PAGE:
Getting it right: Fire design specification

13.04.2018
Blog Post
Apartment building fire design specification

Judith Schulz and Neil Hitchen of ARUP explained their “Top 10 design specification concerns” at a recent conference that forms part of LABC’s “Professionals in Construction” conference series. This conference focussed on controlling the spread of fire in high risk buildings.

ARUP gave an overview on topics that can critically affect the performance of a finished building. We’ll cover each item in more detail over the coming months.

  1. Understand the performance requirements of products and materials. There’s a lot of confusion between combustibility and surface spread of flame. The European system is ranked A to F with A being non-combustible. In England we use the terms non-combustible and limited combustibility which can lead to confusion.
     
  2. New methods of construction often run ahead of regulations and aren’t always fully tested or properly regulated before they’re put into use. What this means is that there are risks which can't be considered because they are unknown and will only become visible over time. For example, modular buildings can sometimes have poor fire stopping.
     
  3. System interactions are often too smart for their own good. Cause and effect for active and passive systems and their interactions are either not properly documented or too complex. What this means is that many of these systems either won’t work or their use won’t be properly explained to the eventual building managers, meaning they may never be properly put into use. The end user often doesn’t know how to use or test the systems.
     
  4. Too much reliance on specific building management controls to support fire safety solutions is becoming more widespread. Do these meet the requirement of building regulations? How is the information passed on from design to the eventual building management? Things that make sense to fire engineers may not make sense to other construction professionals.
     
  5. Lack of clarity and guidance. For example there are multiple definitions of height of a building which tends to confuse things. One definition is for the surface spread of flame and the other is to do with insulation materials. Underlying assumptions and limitations are not clear.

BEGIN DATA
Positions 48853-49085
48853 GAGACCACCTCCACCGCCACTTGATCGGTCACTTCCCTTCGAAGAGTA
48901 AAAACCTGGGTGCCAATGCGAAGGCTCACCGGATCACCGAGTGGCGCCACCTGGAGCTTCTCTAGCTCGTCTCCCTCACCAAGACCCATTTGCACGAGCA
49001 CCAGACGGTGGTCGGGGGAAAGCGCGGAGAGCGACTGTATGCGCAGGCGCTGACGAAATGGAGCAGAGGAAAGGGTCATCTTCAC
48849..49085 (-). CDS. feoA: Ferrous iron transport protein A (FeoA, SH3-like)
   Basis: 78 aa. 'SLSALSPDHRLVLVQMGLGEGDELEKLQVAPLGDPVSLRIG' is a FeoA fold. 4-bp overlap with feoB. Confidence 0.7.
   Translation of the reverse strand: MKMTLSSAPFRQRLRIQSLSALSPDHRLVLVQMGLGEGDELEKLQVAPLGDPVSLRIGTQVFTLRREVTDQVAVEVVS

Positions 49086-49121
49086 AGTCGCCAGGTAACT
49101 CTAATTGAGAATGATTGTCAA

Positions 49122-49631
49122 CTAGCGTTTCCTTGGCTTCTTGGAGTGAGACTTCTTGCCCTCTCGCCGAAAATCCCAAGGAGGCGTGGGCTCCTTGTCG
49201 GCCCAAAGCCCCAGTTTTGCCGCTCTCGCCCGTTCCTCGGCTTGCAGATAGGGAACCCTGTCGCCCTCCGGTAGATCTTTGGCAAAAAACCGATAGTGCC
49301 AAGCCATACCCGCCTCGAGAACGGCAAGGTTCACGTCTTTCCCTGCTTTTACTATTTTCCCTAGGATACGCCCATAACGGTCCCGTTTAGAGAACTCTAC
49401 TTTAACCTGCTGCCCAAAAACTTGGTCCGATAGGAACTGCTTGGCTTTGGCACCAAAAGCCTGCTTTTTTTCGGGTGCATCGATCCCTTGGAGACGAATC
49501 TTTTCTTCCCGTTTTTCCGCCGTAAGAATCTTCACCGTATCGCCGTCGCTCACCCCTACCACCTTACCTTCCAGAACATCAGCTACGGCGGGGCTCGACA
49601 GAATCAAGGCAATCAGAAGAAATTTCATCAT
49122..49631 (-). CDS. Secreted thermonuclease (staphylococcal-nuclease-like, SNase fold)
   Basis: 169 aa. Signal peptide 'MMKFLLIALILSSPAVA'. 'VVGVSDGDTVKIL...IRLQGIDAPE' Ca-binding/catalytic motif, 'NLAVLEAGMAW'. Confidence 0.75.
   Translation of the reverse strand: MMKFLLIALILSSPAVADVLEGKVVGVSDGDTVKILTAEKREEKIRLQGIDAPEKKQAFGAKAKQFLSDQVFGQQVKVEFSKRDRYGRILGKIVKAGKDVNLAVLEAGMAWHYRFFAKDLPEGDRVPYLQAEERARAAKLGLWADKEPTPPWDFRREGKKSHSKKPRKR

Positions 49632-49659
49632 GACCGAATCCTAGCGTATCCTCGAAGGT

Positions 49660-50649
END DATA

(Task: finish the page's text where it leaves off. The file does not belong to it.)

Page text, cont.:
6. Ducts and dampers have a myriad of test standards. The number of test standards available leads to confusion and unnecessary complication.  
     
  7. Penetrations and fire stopping, manufacturer installation constructions, product specifications and installation drawings need to offer the correct solution rather than it being left to others.
     
  8. Specification of fire resistance. Information relating to the fire resistance of elements of construction often aren't transferred to those working on or the eventual users of the building and so subsequent alterations can detrimentally affect the fire resistance and thus the fire safety of the building as a whole.
     
  9. Received wisdom. Modifications to specifications are made by others without fully understanding the long term consequences.
     
  10. Fire safety information management. Fire strategy is for building control approval and isn’t helpful for end users. Information transfer across the entire process in a format that is easily understandable and actionable is quite often is poor and inadequate.

If you'd like to attend our next conference in this series please contact learning@labc.co.uk or call 020 8616 8120 to register your interest.

 

Please Note: Every care was taken to ensure the information was correct at the time of publication. Any written guidance provided does not replace the user’s professional judgement. It is the responsibility of the dutyholder or person carrying out the work to ensure compliance with relevant building regulations or applicable technical standards.

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